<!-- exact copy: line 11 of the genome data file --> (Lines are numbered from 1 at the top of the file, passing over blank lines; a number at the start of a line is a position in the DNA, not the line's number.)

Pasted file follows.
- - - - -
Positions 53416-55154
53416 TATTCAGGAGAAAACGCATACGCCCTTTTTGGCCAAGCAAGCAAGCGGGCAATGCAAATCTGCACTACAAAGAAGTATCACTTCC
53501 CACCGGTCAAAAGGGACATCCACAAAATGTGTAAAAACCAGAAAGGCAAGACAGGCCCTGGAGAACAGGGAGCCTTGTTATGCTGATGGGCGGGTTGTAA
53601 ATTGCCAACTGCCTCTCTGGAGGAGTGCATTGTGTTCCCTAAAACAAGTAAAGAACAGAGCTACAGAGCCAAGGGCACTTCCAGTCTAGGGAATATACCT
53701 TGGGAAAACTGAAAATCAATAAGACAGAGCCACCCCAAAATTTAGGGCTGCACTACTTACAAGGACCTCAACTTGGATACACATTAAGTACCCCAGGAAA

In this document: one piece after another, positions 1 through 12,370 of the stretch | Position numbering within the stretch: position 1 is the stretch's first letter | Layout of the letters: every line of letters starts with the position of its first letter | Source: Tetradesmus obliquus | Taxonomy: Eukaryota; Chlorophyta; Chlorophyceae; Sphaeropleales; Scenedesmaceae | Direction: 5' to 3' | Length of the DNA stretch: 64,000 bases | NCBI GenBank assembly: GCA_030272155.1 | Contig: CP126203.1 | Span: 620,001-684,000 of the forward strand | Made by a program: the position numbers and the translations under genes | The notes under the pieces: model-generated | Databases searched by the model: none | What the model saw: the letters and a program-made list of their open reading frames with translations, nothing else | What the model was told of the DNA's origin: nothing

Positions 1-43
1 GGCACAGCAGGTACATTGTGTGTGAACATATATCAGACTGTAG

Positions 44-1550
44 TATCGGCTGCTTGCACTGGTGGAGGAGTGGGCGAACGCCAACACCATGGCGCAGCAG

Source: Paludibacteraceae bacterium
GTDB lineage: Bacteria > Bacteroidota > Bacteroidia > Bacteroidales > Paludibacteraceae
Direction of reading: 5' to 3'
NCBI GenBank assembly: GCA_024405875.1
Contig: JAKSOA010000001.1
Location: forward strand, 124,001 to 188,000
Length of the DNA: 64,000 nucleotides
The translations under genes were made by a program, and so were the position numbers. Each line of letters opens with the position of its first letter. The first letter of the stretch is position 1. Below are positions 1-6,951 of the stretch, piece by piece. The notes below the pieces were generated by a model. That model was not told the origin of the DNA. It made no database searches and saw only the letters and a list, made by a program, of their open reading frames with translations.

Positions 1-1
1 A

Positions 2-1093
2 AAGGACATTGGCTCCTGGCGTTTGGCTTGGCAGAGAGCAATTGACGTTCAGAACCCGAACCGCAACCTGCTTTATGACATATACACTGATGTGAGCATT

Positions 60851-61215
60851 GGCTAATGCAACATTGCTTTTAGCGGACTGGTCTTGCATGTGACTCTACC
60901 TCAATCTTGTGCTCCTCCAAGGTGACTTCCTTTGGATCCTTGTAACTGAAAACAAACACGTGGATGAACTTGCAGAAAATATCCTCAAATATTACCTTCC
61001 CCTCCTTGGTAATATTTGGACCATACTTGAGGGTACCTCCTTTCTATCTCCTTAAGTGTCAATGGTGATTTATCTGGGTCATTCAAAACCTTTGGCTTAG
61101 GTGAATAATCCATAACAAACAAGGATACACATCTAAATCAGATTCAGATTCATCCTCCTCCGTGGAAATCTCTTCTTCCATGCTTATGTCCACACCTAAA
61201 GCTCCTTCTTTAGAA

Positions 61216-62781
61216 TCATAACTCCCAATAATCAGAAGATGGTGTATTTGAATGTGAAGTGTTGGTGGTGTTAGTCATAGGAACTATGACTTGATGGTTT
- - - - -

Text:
Source: Paludibacteraceae bacterium